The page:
• A gloss of these lines reveals the magnitude of Richard’s unlawful act. If Bolingbroke is not entitled to his lawful possession of land through the inheritance of his father, then how is Richard entitled to the possession of the throne through inheritance from his father? Indeed, the act is so unnatural that tomorrow will not ensue today, i.e., the natural order of events will be violated.
    • Richard then, violated the rights of his subjects in seizing Bolingbroke’s property. But his failings were greater than this: he was also complicit in the murder of Gloucester, a point which is emphasized in the opening of the play, and is the motive behind the banishment of Mowbray and Hereford. Finally, Richard left no legitimate heir in the form of a son or daughter, which allowed Bolingbroke to sweep aside the weak claim of the Earl of March as Richard’s successor.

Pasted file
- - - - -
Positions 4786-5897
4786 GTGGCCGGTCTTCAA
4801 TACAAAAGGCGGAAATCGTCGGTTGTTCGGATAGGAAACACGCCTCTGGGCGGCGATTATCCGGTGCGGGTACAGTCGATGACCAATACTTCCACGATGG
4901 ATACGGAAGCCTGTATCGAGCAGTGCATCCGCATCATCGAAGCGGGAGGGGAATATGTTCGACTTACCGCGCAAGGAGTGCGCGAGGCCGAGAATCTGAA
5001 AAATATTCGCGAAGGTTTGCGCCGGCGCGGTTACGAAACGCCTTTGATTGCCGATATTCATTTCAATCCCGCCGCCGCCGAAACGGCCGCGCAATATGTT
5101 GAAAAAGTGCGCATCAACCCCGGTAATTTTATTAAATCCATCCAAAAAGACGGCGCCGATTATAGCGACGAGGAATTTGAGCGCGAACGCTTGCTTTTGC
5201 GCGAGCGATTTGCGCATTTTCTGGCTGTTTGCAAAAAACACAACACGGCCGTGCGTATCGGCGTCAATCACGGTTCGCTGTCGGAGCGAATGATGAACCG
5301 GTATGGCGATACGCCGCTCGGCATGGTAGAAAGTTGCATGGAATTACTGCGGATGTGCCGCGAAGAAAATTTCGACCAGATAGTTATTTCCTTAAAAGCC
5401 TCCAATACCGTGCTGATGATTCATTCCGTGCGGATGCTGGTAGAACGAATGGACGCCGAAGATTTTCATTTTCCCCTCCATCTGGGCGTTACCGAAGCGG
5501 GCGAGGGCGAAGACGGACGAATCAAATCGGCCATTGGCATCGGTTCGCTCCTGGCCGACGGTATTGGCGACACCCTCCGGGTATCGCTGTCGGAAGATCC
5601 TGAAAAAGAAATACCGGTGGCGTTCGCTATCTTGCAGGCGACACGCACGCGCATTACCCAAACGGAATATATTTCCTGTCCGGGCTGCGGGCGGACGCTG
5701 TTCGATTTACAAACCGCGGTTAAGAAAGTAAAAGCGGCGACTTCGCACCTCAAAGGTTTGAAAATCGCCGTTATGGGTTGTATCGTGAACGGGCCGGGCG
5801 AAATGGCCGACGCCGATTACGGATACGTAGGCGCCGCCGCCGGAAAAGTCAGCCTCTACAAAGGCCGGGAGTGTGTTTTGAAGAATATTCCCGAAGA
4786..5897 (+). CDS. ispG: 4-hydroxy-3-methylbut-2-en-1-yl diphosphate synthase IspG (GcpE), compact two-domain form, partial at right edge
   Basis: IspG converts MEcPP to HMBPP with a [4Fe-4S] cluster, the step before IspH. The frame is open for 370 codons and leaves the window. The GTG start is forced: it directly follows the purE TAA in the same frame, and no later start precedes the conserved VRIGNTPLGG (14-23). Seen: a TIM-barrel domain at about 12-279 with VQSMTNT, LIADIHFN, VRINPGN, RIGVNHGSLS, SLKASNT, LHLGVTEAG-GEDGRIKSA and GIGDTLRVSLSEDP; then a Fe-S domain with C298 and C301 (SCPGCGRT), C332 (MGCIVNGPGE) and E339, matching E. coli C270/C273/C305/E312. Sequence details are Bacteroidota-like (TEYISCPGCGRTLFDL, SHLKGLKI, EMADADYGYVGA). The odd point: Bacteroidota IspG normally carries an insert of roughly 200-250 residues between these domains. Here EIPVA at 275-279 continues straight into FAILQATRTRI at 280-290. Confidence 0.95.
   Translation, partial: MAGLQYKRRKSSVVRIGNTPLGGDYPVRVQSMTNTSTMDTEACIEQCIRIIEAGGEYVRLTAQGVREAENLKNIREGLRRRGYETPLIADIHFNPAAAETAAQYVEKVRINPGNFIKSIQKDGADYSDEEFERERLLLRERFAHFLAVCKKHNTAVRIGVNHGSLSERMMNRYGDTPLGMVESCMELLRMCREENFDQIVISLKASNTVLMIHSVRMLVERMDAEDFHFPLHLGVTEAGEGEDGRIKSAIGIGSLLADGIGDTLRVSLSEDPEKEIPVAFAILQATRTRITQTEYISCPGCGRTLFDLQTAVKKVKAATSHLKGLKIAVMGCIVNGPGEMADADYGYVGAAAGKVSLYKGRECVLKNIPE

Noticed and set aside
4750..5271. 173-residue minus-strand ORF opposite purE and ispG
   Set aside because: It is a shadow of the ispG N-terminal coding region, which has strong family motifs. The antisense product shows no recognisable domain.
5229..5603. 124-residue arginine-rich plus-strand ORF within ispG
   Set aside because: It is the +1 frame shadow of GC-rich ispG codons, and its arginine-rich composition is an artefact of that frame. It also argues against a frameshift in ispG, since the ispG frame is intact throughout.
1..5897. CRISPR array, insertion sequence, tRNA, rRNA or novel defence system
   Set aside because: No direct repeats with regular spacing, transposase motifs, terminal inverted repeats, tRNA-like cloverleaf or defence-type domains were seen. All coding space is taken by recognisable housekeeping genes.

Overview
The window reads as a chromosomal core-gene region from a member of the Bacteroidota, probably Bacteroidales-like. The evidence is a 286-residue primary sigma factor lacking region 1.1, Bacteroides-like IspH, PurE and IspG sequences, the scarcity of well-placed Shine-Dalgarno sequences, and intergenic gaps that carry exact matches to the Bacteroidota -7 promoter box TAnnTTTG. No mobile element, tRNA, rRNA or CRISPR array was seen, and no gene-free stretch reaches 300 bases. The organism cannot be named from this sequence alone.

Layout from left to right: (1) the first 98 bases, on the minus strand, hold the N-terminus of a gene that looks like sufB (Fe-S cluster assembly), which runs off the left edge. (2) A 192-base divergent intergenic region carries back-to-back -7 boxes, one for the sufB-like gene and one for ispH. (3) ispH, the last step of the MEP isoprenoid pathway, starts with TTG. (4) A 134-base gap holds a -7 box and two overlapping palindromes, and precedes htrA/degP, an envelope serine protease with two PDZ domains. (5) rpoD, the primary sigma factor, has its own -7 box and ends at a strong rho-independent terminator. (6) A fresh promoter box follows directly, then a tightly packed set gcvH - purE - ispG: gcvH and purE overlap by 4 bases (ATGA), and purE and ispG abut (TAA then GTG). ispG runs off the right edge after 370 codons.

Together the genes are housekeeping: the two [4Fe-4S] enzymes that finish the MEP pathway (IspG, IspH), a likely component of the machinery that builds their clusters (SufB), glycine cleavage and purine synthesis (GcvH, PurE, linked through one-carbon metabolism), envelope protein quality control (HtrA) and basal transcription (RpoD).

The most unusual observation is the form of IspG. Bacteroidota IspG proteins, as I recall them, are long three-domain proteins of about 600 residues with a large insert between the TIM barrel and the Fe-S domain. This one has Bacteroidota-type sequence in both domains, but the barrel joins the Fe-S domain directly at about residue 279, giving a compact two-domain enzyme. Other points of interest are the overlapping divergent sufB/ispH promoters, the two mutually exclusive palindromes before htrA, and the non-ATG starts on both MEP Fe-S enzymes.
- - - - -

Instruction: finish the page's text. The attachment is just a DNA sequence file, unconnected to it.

• The central issue for Bolingbroke’s rule, and one to which every play in the rest of the second tetralogy will return, is the threat to the realm when the king is not legally titled. .nevertheless, because the deposition is an interruption of the tradition of legal succession, Bolingbroke’s power exists without the clear sanction of either the law or God